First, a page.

Electric Scooter vs Petrol Scooter [Which One Is The Better Choice?]

Ever since electric scooters came around, the market has been heavily divided in one of the most heated debates concerning vehicles – electric vs petrol scooters.

The problem is, that the answer is not at all straightforward.

In this article, we will go through the advantages that both petrol and electric scooters offer and the main aspects in which they differ.

We will also look at some scenarios where each type of scooter will fit better and when should you go for an electric or a petrol scooter.

Petrol scooter advantages

Our focus will be on well-established brands (Vespa or Piaggio), for two key reasons:

  1. They offer the best options,
  2. Their reputation for quality instills confidence compared to newer, less proven companies

First, let’s look at the main advantages a petrol scooter can provide.

Petrol scooters are more suitable for long-distance travel

One reason people still prefer petrol scooters over electric is their suitability for long journeys.

Petrol engines are designed for hundreds of miles on highways, while electric scooters are mainly used for short city commutes.

As electric models improve, longer trips may become feasible, but for now, crossing state lines on an electric scooter is unlikely.

There are a few reasons for this:

  1. There still aren’t enough charging stations for electric vehicles, as opposed to gas stations which are on every corner
  2. The top speed of electric scooters, on average, is fairly slow, making it nearly impossible to travel on an open highway
  3. Petrol engines are still much more robust than electric ones and bring much higher assurances that long journeys with high intensity will not lead to any problems

Check Peter’s video to see which is best for you.

Petrol scooters are generally faster

Even if you compare some of the cheapest petrol scooters with the most popular electric ones, the petrol models will almost always come out on top in terms of top speed.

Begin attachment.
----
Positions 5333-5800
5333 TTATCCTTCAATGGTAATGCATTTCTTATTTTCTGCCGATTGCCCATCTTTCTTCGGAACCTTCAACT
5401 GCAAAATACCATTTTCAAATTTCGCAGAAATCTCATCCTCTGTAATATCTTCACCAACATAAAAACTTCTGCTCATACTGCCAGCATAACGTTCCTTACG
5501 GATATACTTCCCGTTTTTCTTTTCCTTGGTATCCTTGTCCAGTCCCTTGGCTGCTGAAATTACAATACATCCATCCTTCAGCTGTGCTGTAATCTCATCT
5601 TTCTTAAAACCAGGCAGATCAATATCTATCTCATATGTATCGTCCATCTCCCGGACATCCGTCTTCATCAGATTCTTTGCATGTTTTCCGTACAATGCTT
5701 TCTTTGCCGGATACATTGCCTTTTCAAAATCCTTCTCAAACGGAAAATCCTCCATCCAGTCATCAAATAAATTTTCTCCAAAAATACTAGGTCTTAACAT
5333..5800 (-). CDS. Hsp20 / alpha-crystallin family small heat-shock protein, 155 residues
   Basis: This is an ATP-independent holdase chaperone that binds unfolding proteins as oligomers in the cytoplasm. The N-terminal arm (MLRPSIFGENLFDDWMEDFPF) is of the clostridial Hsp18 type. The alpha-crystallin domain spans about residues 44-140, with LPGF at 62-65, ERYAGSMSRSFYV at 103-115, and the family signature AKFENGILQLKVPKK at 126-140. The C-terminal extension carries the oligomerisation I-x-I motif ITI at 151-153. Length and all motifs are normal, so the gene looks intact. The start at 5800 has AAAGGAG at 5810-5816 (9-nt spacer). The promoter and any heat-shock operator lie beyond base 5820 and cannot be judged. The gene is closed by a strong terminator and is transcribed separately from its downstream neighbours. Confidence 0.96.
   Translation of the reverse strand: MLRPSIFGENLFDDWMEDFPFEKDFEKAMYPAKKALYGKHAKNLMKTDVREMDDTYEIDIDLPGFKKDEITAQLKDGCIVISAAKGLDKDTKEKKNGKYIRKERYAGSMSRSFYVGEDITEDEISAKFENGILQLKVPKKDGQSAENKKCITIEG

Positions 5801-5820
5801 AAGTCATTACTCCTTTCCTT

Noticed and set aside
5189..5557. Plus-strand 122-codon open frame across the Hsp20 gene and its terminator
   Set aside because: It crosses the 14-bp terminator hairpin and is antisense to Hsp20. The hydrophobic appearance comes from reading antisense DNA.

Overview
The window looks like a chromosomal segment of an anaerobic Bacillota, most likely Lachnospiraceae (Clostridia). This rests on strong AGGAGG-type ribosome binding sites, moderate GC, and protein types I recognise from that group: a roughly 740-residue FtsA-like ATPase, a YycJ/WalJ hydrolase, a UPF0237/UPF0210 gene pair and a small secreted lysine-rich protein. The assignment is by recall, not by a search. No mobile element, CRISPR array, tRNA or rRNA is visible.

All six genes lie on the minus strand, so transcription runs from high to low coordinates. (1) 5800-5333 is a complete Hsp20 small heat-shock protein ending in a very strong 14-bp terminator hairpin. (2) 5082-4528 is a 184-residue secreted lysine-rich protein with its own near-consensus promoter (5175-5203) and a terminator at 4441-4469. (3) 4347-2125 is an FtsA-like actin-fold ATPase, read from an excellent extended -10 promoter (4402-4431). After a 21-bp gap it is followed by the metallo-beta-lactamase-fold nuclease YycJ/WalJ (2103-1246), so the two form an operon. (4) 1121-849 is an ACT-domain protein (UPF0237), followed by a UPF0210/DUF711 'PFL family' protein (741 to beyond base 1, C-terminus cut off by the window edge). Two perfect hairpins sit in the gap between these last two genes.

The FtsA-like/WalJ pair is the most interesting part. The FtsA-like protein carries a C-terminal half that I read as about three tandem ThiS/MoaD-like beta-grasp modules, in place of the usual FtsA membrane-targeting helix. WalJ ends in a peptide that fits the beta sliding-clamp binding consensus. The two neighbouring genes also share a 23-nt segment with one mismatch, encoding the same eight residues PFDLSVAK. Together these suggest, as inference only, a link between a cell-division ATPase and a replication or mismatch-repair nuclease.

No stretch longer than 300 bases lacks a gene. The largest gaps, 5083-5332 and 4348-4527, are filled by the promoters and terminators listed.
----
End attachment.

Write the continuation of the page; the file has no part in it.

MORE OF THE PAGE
Petrol scooters, on average, have a top speed of around 62 mph / 100 kmh, compared to the upper limit of electric scooters which typically comes at around 35-40 mph / 56-64 kmh. For reference, the above graph illustrates the difference between the three most popular choices of electric and petrol scooters for 2022.

Petrol scooters have a longer lifespan

Petrol engines currently outlast electric ones by a significant margin.

On average, a petrol scooter engine can reach around 62,000 miles / 100,000 km with proper maintenance.

In contrast, electric scooters typically manage about 10,000 miles / 16,000 km or 3 to 4 years of usage before their battery capacity significantly declines.

The downside is that replacing electric scooter batteries can be expensive, and it might take 5 or 6 replacements and minor repairs to match the mileage of a petrol scooter, costing as much as the scooter itself.

Electric scooter advantages

Now, let’s go through the benefits of electric scooters and why one should consider buying them.

Electric scooters have lower maintenance costs

It’s quite hard to tell which type of scooter comes cheaper in the end, since both models function in very different ways and require different amounts of financial investments.

But talking about pure maintenance costs, petrol scooters will cause headaches much more frequently than electric ones. This comes down to the fact that an electric engine has much fewer components that require regular check-ups and replacements, as opposed to petrol engines which constantly need to be oiled up and properly maintained.

With electric scooters, there are no oil checks, filter replacements, belt checks, etc… In fact, besides regular clean-ups, battery charging, and the occasional tire inflation, there are no other major maintenance issues here.

Btw, if you’re interested in my complete yet simple maintenance routine, see my guide on electric scooter maintenance.

Electric scooters are more environmentally friendly

This one comes a bit obvious, but a huge part of the appeal of electric vehicles is the fact they cause much less harm to the environment than petrol vehicles in general.

Even though batteries from e-vehicles play their role in damaging the environment, their impact is substantially lower than the CO2 emissions from petrol engines. As the industry makes progress, electric scooters will become much more sustainable, easy to recharge, and with more durable batteries overall, which will lead to less and less pollution from non-recycled disposals.

Electric scooters can be used by youngsters

child with a helmet riding a Razor Power Core E90

One huge disadvantage petrol scooters have is that you can’t use one without a driver’s license, unlike e-scooters which currently have no such legal requirements.